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10 Solutions to Inequality in Elementary School Fundraising
Part of a special report on education inequality in San Francisco. A version of this story ran in the winter 2014 print edition.
PTA fundraising at public elementary schools in San Francisco is wildly uneven, with only a small number of schools raising enough money in recent years to avoid the worst effects of state budget cuts. Based on Public Press research and conversations with experts in the field, here are some options for addressing uneven access to funding for San Francisco’s public elementary schools.
- Individuals can donate to Edmatchsf.org or urge their employers to do so, channeling money to the neediest schools.
- Parents can match contributions they make to their own child’s school with additional gifts to a poorer school.
- PTAs at affluent and low-income schools can voluntarily become sister institutions, sharing knowledge and resources.
- The San Francisco Unified School District could create a standard Web platform for making donations, available to all schools, to correct for huge imbalances in the schools’ Web presences.
- The school district could prohibit PTA funds from paying and training teachers.
- The school district or regional PTA can collect part of or all parent-raised funds and redistribute them through a local education foundation.
- With new money coming from the state next year, San Francisco could reweight its student funding formula to raise the floor for all schools, making fundraising less necessary.
- The federal government could create levels of charitable status for school-based PTAs, awarding double deductions for gifts to poor schools and no benefit to those who give to affluent schools.
- Local and state governments could raise tax rates for the wealthy, decouple school budgets from property taxes or target specific poor schools (not just whole districts with many poor schools) with more resources.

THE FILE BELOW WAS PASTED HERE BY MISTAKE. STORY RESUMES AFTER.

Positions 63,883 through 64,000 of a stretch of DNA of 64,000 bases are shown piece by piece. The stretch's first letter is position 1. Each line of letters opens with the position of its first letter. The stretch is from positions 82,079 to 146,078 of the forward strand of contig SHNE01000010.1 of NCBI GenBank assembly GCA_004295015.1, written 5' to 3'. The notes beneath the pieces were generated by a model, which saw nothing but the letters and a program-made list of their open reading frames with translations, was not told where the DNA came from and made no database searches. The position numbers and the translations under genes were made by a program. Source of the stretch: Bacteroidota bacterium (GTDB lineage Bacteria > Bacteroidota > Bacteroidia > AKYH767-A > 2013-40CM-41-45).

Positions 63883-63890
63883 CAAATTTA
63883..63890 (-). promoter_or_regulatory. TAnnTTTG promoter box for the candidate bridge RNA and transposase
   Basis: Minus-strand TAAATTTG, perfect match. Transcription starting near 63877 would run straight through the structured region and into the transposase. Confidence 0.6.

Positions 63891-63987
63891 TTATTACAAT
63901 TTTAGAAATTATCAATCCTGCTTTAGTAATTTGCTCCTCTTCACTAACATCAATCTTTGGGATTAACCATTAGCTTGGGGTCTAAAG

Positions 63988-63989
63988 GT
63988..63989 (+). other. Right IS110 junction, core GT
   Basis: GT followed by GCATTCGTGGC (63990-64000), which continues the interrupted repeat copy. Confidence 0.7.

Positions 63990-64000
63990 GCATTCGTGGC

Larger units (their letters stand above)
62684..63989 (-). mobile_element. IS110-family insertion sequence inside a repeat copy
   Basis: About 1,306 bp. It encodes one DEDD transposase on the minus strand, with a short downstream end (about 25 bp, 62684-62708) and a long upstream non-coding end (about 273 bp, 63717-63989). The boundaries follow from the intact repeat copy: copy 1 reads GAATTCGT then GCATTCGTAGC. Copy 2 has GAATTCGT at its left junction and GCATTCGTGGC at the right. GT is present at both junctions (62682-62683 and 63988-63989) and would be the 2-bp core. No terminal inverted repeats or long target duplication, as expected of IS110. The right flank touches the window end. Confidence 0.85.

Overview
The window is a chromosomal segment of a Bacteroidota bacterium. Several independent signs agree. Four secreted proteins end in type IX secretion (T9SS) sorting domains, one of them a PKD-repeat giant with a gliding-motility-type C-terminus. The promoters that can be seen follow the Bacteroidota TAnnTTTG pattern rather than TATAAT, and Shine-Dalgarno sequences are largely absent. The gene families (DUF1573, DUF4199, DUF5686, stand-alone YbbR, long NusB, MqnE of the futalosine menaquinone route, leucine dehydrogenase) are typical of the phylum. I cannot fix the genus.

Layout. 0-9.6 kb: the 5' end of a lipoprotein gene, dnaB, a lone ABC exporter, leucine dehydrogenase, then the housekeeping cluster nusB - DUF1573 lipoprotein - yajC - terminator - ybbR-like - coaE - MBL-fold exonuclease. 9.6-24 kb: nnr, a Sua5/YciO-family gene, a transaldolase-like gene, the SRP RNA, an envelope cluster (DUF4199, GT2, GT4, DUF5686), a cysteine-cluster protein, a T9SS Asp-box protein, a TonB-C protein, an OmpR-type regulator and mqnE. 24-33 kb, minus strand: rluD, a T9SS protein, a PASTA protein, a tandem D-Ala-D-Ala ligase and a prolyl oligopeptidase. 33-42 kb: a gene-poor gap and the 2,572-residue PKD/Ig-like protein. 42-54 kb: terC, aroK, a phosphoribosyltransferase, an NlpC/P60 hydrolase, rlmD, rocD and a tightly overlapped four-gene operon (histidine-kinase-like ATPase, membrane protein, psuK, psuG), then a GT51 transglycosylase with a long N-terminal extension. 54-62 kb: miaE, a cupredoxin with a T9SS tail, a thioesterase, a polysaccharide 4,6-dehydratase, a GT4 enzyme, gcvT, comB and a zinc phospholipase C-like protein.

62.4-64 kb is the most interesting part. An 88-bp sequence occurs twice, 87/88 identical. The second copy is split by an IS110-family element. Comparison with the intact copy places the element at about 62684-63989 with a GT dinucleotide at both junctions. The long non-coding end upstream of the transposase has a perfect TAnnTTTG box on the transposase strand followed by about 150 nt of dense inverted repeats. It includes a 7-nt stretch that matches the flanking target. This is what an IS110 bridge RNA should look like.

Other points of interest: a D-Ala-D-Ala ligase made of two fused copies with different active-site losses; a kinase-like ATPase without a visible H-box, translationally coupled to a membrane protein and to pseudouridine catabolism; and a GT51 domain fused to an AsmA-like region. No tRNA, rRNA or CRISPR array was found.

- Local educators and policymakers could foster a sense of camaraderie across barriers of social class, citizenship status and race so that taxpayers and parents see San Francisco’s children as all in the same boat.
PUBLIC SCHOOLS, PRIVATE MONEY: Examining Education Inequality in San Francisco
The San Francisco Public Press examined tax records from PTAs and compiled 10 years of budget and academic data from the city’s school district. The research focused only on elementary schools to make easy comparisons. Our research shows that while a small number of schools were able to avoid the worst effects of recent budget cuts, belts continued to tighten at schools with more economically disadvantaged students. Read more online: sfpublicpress.org/publicschools
Other Stories in This Series:
This team project was produced by reporters Jeremy Adam Smith, Emilie Raguso and Justin Slaughter, with research assistance by Jeffrey Thorsby, Jason Winshell, Adriel Taquechel and Shinwha Whang. Tim Redmond, editor of 48hillsonline.org, inspired the project’s focus. We are indebted to EdSource.org for advice on education policy. Thanks to Rodolfo Mendoza-Denton at the U.C. Berkeley Greater Good Science Center for data analysis. This article was made possible by a grant from Rebecca Moyle and Tyler Lange, and donations from hundreds of other Public Press members.
Buy a copy of the newspaper | See also: Five Ways to Encourage Giving to Disadvantaged Public Schools (Greater Good Science Center) | Radio: Jeremy Adam Smith interviewed on KPFA’s “Morning Mix” | KQED News | KQED’s hour-long talk show “Forum” with Dave Iverson
About the Author
Jeremy Adam Smith has led two reporting projects for the Public Press that won excellence in explanatory journalism awards from the Northern California chapter of the Society of Professional Journalists, on the Treasure Island redevelopment and on the impact of parent fundraising on public schools. He also writes about behavioral science for the Greater Good Science Center at UC Berkeley. He is the author or coeditor of four books, most recently “Are We Born Racist?” and “Rad Dad: Dispatches from the Frontiers of Fatherhood.” In 2010-2011, Jeremy was a John S. Knight journalism fellow at Stanford University. You can follow him on Twitter.